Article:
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Software best practices for wearable UX development

Person wearing smartwatch as an example of wearable UX

Smartphones changed the way we interact with technology, making smart technology commonplace in everything from Fitbits to freezers. More recently, a perfect storm of innovation in microchips, software development, and energy efficiency has set the stage for the next important era in computing’s history: wearables.

The way we receive, use, and share data is dramatically changing as a result. In fact, we’re already using digital means to verify who we are, move us into action, reflect our wellbeing back to us, communicate with each other, record the world around us, and control our environment. This could explain why the use of wearable technology has more than tripled in the last four years and why it is projected to grow from nearly $27 billion in 2019 to $64 billion by 2024.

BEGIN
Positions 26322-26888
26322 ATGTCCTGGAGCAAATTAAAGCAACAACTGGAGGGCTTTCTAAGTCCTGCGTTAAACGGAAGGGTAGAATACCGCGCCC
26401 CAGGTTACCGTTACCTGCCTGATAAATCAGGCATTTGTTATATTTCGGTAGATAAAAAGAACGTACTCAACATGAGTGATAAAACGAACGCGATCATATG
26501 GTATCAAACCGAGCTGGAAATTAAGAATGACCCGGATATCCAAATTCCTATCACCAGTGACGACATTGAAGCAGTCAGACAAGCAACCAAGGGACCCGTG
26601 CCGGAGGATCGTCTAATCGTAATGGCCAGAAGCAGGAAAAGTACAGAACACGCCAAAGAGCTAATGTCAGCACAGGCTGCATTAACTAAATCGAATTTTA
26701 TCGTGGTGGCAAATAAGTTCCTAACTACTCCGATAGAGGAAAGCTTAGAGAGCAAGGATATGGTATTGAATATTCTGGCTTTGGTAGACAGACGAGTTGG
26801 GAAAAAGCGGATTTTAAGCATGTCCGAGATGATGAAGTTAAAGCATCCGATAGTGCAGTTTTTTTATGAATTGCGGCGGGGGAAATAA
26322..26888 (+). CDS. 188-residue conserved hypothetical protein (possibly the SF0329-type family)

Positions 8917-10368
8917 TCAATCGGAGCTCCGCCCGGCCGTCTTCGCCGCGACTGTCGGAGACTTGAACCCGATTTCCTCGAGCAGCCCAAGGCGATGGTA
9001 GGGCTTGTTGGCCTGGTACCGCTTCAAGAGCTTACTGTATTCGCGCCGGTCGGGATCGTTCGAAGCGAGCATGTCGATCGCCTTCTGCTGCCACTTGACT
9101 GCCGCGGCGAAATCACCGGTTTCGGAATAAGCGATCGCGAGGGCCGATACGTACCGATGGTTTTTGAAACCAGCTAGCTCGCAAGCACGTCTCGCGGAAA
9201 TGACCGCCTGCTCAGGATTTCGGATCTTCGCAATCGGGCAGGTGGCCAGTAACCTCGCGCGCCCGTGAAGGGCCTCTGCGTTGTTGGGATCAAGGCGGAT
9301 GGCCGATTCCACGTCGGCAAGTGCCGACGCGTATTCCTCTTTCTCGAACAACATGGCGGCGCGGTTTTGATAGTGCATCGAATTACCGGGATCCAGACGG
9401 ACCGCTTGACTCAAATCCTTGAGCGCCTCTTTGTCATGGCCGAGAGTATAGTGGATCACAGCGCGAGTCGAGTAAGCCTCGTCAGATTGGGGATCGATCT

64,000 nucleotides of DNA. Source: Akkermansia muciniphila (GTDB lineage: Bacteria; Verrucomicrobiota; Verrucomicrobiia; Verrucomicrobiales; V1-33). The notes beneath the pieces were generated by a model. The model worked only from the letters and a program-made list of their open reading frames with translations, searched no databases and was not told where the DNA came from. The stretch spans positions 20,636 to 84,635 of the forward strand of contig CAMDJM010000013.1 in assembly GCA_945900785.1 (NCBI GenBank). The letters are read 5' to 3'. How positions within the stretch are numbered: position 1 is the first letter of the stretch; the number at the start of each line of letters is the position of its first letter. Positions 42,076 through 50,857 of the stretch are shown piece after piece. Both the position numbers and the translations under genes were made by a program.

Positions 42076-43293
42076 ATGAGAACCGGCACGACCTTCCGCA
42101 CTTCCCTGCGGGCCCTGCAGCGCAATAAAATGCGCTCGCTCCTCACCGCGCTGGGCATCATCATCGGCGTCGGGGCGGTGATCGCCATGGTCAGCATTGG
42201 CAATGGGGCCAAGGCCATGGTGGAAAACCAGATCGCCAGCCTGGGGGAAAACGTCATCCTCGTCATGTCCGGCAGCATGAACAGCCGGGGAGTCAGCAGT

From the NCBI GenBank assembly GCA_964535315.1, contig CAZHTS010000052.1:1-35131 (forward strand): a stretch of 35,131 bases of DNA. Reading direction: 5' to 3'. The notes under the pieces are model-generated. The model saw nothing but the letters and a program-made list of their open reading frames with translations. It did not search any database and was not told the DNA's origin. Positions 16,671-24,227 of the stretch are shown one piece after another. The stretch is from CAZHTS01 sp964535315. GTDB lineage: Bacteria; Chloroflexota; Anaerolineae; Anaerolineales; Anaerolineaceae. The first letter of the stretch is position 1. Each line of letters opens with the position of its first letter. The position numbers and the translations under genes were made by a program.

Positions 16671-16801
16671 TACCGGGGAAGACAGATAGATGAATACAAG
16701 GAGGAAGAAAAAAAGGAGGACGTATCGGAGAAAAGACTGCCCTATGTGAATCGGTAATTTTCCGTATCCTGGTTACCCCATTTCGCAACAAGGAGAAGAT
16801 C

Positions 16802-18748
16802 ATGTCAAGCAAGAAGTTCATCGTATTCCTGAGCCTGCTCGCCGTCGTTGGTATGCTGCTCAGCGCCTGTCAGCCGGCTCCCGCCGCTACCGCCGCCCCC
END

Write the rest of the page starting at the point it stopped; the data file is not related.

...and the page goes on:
While this wearable revolution amounts to many new business opportunities, it also constitutes a paradigm shift in how we interact with technology. Let’s look at the ways in which effective wearable UX development and design for embedded computing must adapt to address the new challenges of this booming device market.

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Small screens and easier navigation

To accommodate small wearable devices, screens are having to dramatically decrease in size. This affects the user’s ability to access information including locating it, understanding it, and remembering it. Screen size also has a major impact on information design and GUI development.

  • The first rule of thumb is to simplify and declutter. Users want to get quickly in and out of the functions they need. For this, they need easy navigation. It’s a good idea to get rid of anything in a wearable GUI that isn’t absolutely necessary. To do this: Use simple buttons and swipes, and avoid any text input. The user should be able to gain access to the information they want in ideally two clicks and/or swipes.
  • Scrolling or wrapped menus help declutter the GUI since users only see one to two menu items on-screen at a time. (We have a webinar that shows how we implement this technique in Storyboard.)